The Pyrenean Hercynian Keirogen and the Cantabrian Orocline as genetically coupled structures

Şengör A. M. C.

JOURNAL OF GEODYNAMICS, vol.65, pp.3-21, 2013 (SCI-Expanded) identifier identifier

  • Publication Type: Article / Article
  • Volume: 65
  • Publication Date: 2013
  • Doi Number: 10.1016/j.jog.2012.10.003
  • Journal Indexes: Science Citation Index Expanded (SCI-EXPANDED), Scopus
  • Page Numbers: pp.3-21
  • Istanbul Technical University Affiliated: Yes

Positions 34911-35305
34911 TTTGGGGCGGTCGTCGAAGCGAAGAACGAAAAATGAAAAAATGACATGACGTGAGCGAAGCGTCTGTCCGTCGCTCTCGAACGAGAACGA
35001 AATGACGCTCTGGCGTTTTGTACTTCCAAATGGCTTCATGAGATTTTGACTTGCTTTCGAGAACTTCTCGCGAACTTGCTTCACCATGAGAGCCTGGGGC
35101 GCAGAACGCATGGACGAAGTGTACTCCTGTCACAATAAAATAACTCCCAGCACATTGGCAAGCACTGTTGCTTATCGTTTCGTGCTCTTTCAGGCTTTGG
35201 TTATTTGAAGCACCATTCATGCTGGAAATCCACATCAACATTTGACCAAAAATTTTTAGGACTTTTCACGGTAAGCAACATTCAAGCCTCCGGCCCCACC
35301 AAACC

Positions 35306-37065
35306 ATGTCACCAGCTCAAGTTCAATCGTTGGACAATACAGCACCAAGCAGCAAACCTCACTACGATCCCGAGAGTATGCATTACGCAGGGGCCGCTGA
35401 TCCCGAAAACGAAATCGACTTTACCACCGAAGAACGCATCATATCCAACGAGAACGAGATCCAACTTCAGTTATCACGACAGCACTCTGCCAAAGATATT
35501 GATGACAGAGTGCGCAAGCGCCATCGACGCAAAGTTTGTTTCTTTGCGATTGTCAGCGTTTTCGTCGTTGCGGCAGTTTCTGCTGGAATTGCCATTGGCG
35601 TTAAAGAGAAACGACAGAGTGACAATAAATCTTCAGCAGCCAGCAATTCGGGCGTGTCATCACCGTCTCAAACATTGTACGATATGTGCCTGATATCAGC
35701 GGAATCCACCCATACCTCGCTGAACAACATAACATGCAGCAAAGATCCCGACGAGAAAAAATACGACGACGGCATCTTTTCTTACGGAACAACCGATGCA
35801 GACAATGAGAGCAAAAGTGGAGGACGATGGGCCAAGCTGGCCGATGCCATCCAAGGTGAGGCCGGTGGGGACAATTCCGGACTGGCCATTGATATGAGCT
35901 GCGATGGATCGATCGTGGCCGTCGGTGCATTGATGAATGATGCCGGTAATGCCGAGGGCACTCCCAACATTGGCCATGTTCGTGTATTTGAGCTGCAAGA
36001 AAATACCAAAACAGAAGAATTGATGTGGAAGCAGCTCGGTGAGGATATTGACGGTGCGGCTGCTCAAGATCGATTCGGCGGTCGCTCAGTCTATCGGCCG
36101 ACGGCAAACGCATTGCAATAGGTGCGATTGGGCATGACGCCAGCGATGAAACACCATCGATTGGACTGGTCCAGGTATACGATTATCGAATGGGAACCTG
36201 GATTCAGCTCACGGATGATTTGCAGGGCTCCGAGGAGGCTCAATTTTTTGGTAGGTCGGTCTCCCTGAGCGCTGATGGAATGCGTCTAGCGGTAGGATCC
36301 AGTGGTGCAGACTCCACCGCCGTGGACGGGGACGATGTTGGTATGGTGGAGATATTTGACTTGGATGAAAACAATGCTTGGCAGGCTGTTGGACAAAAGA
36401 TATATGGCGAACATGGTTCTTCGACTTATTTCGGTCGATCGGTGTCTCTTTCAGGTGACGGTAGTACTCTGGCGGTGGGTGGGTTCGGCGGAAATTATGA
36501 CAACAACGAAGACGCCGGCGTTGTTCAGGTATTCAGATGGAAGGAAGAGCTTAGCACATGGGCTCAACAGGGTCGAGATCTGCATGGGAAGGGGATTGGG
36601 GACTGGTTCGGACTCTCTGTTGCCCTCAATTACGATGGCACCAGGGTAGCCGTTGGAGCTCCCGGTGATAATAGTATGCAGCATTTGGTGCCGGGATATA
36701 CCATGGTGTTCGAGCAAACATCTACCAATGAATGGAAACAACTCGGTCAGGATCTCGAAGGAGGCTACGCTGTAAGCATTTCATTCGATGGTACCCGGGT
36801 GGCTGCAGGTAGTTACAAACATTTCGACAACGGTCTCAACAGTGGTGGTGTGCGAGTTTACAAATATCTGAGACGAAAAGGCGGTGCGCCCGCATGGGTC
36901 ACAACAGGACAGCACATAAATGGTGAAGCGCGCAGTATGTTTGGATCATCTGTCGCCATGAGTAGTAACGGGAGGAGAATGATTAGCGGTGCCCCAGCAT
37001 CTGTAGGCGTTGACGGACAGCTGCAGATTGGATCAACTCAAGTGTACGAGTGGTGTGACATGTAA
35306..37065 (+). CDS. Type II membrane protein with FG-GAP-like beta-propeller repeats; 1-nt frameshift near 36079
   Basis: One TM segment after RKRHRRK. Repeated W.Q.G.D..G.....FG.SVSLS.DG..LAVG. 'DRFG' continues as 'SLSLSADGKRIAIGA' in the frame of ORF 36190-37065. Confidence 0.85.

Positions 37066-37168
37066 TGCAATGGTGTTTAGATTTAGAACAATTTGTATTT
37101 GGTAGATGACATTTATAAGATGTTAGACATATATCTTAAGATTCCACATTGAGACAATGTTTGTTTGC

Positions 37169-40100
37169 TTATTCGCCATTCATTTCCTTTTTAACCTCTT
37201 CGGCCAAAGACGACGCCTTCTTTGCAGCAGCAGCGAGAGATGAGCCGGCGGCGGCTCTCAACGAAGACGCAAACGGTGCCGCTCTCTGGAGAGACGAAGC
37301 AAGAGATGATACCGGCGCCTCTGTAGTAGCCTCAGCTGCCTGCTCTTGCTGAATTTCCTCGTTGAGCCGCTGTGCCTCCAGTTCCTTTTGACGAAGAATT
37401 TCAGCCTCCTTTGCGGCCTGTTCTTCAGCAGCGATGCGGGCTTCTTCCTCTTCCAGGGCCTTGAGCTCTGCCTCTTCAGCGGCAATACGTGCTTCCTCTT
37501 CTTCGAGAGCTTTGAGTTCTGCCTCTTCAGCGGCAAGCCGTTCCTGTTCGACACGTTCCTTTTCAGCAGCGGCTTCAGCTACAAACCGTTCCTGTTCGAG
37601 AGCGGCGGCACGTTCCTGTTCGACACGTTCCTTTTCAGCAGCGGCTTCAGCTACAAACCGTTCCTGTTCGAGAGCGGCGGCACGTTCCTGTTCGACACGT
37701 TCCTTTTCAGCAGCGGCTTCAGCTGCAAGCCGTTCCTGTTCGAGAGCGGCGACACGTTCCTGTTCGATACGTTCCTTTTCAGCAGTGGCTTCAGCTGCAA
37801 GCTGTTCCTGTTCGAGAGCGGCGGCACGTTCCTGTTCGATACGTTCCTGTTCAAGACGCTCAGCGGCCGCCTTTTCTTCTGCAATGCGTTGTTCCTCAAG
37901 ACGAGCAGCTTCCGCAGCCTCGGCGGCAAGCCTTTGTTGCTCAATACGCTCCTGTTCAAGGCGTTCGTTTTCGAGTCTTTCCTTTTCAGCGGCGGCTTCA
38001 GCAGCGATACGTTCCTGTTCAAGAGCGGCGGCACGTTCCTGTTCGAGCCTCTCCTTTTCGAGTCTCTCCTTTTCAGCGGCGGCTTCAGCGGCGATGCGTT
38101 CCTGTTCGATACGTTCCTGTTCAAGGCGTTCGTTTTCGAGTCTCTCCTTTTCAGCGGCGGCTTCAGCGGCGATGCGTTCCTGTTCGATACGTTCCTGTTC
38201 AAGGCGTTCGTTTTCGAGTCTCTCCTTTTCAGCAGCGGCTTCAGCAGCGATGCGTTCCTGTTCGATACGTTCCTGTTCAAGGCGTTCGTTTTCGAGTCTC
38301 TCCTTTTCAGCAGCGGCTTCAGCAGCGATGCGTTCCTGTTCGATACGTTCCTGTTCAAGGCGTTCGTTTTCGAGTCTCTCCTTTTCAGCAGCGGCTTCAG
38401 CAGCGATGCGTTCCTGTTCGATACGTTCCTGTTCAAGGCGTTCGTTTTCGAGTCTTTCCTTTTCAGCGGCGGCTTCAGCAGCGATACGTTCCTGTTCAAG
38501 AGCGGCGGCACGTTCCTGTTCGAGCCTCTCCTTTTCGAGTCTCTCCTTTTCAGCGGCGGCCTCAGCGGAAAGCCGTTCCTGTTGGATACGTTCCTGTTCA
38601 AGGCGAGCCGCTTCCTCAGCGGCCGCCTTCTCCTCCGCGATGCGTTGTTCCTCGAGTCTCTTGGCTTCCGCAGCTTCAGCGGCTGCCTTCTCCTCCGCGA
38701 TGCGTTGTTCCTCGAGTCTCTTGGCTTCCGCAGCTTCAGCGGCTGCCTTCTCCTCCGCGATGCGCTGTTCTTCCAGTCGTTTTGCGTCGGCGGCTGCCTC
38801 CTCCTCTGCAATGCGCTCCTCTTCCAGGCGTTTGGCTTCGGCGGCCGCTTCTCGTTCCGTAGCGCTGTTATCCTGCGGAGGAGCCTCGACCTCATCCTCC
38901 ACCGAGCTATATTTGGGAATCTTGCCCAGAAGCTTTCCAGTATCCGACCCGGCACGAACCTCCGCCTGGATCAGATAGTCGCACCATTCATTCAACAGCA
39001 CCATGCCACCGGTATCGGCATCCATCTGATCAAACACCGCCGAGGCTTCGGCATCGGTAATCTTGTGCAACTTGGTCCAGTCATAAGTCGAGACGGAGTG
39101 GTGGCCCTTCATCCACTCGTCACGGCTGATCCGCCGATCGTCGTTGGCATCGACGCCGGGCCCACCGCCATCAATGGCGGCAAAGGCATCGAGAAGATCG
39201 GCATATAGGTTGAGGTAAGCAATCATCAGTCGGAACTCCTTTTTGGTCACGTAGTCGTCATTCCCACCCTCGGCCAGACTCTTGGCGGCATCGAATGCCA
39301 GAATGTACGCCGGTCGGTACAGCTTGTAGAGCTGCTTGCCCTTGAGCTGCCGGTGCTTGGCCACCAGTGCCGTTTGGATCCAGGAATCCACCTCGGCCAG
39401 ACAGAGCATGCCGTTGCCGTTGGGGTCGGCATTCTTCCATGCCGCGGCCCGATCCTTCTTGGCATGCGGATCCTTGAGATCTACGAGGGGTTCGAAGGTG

The two most enigmatic structures of the western European Hercynian orogenic system are the (late Palaeozoic parts of the) Pyrenean mountain range and the extremely tight (in some estimates more than 180 degrees) Cantabrian Orocline, the innermost section of the Ibero-Armorican Arc. They have developed coevally in close proximity to one another and any hypothesis proposed to explain the evolution of the western European Hercynides must explain both in terms of a single model. The Pyrenees have both a peculiar position in the Hercynian architecture and a strange evolution if viewed from the viewpoint of the development of orogens. They sit on the 'hinterland', south of the main orogenic body, the 'inner-most' edge of which is marked by the south-vergent Montaigne Noire Helvetic-type nappes(1). They have a possible minor and local early shortening (D1) accompanied by Barrovian metamorphism followed by a major ESE-WNW-directed stretching that created a pervasive flat foliation and recumbent gneissic nappes of the first genre (D2) accompanied by a major Buchan-type metamorphism. This latter phase also displays porphyroblasts indicating dextral motion along the range. It was followed by later shortening nearly 90 degrees to the stretching creating mostly upright structures with an E-W striking foliation and a following crenulation cleavage also with indication of continuing right-handed slip along the entire system (D3 and its subphases). The Visean to Bashkirian 'flysches' developed from north to south across the entire mountain range plus its bounding plains to the north and south and no flysch production accompanied any later deformation. All the major structures of the late Palaeozoic range face upwards. Such an architecture and sequence of events create a picture that is odd in terms of an orogenic development leading one to suspect the presence here of what John F. Dewey called 'spoof orogeny', but seems in accord with a keirogen that created, in addition to extension, a high geothermal gradient and associated Buchan-type HT/LP metamorphism. It was during the later episodes of the strike-slip in the Pyrenees that the Cantabrian Orocline formed. It seems clear that a westerly escaping fragment between the Pyrenean keirogen and the left-later shear systems of inner Iberia indented the formerly N-S Iberian segment of the Hercynides and produced the extreme curvature of the orogen similar to the tectonic evolution of the Appenninic/Alpine/Dinaride Orocline around the Apulian indenter (Argand's African promontory), the Carpathian/Balkan Orocline around the Moesian indenter, Hazara and the Assam Oroclines(2) around the Indian indenter (Argand's Indian promontory). Such a model is not in itself inconsistent with models involving lithospheric delamination, but I find it hard to see how the highest supracrustal sedimentary rocks in the core of the Cantabrian Orocline could have been preserved if a lithosphere-detaching thickening had taken place here. Contrary to the earlier models of lithospheric detachment by thickening, even much of Tibet still preserves its thick lithospheric root. (C) 2013 Published by Elsevier Ltd.